These are the books of the middle of the grey season here in Seattle. It’s been a good month for reading.
Books that I read:
Best American Poetry 2016 — Edward Hirsch, ed. (2016)
Not as lovely and full of surprises as the 2014 edition edited by Terrance Hayes. This is more predictable poetry from the major venues and it lacks the punch and pull of some earlier volumes. Nonetheless, there are fine pieces of work here. And if you’re looking for a new to you poets this is always a good way to find them.
* why is the default organization alphabetical? surely there are more interesting ways to arrange a volume of poetry *
Visiting Privileges: New and Collected Stories — Joy Williams (2015)
What can I say? — Joy Williams continues to produce stories and vignettes that challenge our version of what a personal narrative means. And our notions of how people are connected and disconnected from their milieu and from themselves. I just read an essay that discusses the sense of self vs not-self in regards to mental illness. (See next month’s reviews for more.) There are thin places in the psyche where “I” rubs up against “not‑I” and the distinctions become problematic. This happens in many of Williams stories. And then there is the simple joy of her language.
* who am I, when I am not who I am? and who are you? *
Eleanor and Hick: The Love affair that Shaped a First Lady — Susan Quinn (2016)
I stopped part way through this. The relationship between Eleanor Roosevelt and her friend Lorena Hickok has been discussed to death by ER scholars and while this book makes a good case for a tightly intimate relationship bordering on a love affair between the woman it’s actually a pretty dull book. How anyone can make story of a lifelong relationship between two powerful women who go on to change history seem so dull? By making it mostly a list of dates, and places, and excerpts from letters that provides no great insight into either woman.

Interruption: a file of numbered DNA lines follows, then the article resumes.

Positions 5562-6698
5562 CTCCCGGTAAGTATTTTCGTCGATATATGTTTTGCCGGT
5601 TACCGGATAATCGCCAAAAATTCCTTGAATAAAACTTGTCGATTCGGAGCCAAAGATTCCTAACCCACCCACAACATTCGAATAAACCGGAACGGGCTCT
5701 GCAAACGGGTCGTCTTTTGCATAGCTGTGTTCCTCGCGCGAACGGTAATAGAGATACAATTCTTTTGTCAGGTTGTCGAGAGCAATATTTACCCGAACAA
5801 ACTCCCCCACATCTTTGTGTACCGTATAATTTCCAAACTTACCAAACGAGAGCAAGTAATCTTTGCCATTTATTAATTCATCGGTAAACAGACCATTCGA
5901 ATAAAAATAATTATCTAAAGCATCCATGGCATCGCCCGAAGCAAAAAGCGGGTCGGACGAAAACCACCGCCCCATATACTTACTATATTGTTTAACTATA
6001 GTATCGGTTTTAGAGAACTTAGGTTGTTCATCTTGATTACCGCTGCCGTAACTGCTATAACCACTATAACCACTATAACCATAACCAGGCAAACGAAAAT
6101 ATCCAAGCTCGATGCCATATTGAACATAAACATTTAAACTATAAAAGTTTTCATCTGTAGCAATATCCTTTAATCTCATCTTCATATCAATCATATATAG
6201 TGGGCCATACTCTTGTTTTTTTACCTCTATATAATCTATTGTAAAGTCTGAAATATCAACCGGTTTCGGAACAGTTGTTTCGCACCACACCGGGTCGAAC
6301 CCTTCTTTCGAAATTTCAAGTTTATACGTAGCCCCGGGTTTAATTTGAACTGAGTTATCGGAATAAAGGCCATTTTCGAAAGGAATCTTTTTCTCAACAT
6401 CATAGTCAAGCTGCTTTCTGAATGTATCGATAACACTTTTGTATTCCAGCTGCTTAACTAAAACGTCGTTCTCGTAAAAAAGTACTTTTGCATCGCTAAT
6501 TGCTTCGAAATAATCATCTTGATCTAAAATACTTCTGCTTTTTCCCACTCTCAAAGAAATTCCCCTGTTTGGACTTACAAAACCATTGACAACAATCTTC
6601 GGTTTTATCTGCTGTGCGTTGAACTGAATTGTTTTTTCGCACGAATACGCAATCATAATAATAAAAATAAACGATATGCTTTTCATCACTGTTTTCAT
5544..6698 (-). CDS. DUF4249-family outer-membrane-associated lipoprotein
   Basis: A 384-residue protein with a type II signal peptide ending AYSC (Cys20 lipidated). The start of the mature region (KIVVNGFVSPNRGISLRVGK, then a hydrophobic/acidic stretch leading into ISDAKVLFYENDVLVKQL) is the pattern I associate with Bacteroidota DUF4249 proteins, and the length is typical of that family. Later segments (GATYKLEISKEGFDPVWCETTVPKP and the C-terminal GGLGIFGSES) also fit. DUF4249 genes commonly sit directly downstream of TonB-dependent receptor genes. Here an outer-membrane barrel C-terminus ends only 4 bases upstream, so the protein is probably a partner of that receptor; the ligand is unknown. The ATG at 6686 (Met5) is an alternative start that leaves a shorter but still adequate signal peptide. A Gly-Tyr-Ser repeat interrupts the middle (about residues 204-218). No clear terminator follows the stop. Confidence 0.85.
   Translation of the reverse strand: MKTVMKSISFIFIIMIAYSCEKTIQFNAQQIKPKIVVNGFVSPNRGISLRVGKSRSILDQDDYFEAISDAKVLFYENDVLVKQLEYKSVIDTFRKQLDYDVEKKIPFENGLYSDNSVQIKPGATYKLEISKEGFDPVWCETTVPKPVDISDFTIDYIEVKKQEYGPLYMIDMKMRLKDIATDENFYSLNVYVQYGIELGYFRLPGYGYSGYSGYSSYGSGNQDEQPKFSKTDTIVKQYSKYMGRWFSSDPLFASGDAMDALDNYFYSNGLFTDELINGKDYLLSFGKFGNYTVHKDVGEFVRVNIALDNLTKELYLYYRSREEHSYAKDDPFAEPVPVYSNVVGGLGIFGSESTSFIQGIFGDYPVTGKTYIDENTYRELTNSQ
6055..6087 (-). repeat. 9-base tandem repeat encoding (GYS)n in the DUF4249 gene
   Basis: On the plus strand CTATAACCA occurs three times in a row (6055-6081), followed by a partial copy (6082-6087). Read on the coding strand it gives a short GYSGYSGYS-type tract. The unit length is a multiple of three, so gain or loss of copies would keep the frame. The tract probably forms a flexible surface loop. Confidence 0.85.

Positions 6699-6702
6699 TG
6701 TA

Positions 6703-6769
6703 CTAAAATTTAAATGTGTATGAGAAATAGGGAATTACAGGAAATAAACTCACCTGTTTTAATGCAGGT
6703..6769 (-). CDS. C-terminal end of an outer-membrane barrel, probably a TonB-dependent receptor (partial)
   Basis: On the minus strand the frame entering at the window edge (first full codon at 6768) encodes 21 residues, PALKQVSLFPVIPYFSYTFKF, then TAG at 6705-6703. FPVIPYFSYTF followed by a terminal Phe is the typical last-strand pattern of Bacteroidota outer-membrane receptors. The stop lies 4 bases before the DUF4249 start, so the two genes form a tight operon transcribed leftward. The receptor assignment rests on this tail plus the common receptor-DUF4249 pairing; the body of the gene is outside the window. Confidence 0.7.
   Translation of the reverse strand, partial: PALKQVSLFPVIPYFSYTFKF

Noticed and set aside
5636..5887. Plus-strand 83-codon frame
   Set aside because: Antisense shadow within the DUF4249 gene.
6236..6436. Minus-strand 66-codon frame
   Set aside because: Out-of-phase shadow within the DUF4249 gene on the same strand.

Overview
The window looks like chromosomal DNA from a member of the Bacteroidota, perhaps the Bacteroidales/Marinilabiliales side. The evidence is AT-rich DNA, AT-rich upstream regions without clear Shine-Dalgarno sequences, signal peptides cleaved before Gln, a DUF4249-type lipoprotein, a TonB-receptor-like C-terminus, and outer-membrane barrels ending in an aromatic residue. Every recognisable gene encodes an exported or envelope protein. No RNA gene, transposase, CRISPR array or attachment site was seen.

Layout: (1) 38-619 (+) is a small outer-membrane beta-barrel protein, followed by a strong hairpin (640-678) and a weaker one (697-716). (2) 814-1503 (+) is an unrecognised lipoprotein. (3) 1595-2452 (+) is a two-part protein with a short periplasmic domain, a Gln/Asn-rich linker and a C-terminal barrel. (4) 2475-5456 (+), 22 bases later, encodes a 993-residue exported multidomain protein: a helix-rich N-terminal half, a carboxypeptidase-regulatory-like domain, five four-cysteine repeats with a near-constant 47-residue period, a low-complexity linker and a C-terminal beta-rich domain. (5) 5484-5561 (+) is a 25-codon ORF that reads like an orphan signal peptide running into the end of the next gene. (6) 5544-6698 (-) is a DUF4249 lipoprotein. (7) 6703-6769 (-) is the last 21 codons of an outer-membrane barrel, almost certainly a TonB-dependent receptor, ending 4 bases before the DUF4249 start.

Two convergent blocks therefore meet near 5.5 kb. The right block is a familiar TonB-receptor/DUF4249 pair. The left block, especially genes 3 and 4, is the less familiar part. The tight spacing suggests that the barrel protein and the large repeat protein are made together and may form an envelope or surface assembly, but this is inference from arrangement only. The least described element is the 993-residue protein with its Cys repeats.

* reads like a travelogue to a dull country *
The Round House — Louise Erdrich (2013)
The very short version: a brutal attack on a woman results in a changed relationship between a father and son. There are many characters familiar to readers of Erdrich’s stories here. They populate the edges of the story and bring perspective to a story of a woman traumatized, her husband who wonders how to bring his wife back from the abyss, and their 13-year-old son, Joe who is thrust prematurely in the adult world of imperfect justice. Fine writing and characters that we can care for, and Erdrich’s insightful excavations into the interior of the human heart and what it means to love.
* what happens when adolescence runs up against the adult world *
Every Morning the Way Home Gets Longer and Longer — Fredrik Backman (2016)
A novella. Told in the voice of man who is slipping into dementia. Grandpa sits in a square in a park with his grandson NoahNoah. It’s a square that grows smaller and smaller each day as the memories of his life time slip away. You’ll fall in love with the boy who sits watching his grandfather and not quite understanding what’s happening to his hero. As well as feel a touch of compassion for the son who watches as his father confuses his grandson with himself. It’s a story about slowly saying goodbye.
* Poignant. I read it on Christmas Eve — in one sitting. *
Wishful Drinking — Carrie Fisher (2008)
Carrie Fisher is honest, tough on herself, and funny. The book is related to the one-woman show that she did in 2008. (Filmed by HBO in 2010). While it retains many of Fisher’s characteristic funny moments, it lacks the vocal and gestural tricks that Fisher used in the show to make the thing hang together.
* watch it, don’t read it *
As always click on the cover to see the book at Amazon.